Unfortunately, aside from Bernie Sanders, members of the U.S. Senate often have trouble getting exercised about plutocracy. So it was that, on January 21, 2017, the Education Committee voted 12–11 to send the DeVos nomination to a full Senate where members of the Republican majority were prepared to rubberstamp another Trump nominee. There was no real system of checks and balances when it came to this president’s picks, even when they were so manifestly inept and monumentally conflicted as Betsy DeVos. Despite the fact that many Republican senators positioned themselves as #NeverTrump men and women of principle during the bitter 2016 presidential race, those same senators fell in line behind nominees who had often donated not just to the Trump campaign but to the Republican Party that claimed their loyalty.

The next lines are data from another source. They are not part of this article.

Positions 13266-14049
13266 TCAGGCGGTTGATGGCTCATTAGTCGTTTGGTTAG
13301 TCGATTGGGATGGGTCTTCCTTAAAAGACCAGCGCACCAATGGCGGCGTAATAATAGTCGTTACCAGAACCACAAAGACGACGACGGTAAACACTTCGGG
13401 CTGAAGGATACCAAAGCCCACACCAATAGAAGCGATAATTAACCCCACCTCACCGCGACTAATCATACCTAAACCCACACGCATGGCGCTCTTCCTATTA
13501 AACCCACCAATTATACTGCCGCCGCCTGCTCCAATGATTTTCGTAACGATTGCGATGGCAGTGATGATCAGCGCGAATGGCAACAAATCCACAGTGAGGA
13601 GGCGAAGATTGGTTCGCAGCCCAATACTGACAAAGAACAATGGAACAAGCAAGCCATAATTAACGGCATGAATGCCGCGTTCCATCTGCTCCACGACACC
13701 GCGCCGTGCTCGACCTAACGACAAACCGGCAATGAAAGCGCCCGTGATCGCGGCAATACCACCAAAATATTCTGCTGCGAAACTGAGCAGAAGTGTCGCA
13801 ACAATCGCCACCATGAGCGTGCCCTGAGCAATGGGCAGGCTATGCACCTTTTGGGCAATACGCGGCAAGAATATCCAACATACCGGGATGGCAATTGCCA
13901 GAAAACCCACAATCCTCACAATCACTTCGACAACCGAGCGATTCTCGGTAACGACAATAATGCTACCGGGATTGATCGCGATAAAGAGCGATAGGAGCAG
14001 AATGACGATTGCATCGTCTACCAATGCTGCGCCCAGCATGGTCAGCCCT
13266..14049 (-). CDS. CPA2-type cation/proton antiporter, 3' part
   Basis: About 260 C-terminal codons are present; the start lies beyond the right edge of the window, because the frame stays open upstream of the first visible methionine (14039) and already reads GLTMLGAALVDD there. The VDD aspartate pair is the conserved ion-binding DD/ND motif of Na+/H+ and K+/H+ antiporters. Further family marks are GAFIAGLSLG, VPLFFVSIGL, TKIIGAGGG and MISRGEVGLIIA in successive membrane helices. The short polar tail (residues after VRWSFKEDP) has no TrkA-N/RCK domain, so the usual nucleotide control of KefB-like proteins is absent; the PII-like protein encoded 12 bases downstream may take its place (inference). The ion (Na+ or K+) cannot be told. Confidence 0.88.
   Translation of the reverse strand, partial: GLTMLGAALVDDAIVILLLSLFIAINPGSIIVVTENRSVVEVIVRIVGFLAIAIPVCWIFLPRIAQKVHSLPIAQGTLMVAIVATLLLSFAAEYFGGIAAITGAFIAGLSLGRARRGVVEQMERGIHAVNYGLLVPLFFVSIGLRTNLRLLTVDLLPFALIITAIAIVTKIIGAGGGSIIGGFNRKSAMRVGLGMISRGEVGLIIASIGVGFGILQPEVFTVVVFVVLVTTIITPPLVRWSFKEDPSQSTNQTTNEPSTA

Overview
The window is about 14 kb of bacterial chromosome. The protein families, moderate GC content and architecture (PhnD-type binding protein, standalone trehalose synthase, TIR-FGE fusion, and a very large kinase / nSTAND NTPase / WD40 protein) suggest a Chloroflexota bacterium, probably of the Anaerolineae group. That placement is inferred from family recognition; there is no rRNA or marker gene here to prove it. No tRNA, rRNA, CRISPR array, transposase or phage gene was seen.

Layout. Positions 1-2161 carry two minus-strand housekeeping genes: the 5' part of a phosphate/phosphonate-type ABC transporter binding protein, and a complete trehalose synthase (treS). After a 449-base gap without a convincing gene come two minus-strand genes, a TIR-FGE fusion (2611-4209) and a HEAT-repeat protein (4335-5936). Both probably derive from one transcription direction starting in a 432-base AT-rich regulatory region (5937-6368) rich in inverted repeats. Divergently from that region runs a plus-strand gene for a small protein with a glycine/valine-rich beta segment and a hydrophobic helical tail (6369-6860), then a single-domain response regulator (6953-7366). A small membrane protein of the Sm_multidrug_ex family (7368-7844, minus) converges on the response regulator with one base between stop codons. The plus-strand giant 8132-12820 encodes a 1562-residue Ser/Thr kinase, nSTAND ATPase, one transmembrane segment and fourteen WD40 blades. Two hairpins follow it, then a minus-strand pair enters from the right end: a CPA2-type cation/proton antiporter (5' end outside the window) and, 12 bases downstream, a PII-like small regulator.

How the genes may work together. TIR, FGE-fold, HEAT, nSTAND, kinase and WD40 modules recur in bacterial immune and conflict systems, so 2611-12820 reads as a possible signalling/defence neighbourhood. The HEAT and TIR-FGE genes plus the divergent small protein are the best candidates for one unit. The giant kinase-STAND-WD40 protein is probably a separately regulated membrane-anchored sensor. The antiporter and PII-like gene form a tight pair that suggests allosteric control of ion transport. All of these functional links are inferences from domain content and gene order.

This is the nightmare scenario that James Madison feared when he envisioned the abandonment of the duties that extend from the swearing of an oath to “support and defend the Constitution of the United States against all enemies, foreign and domestic” by “a number of citizens, whether amounting to a minority or majority of the whole, who are united and actuated by some common impulse of passion, or of interest, adverse to the rights of other citizens, or to the permanent and aggregate interests of the community.”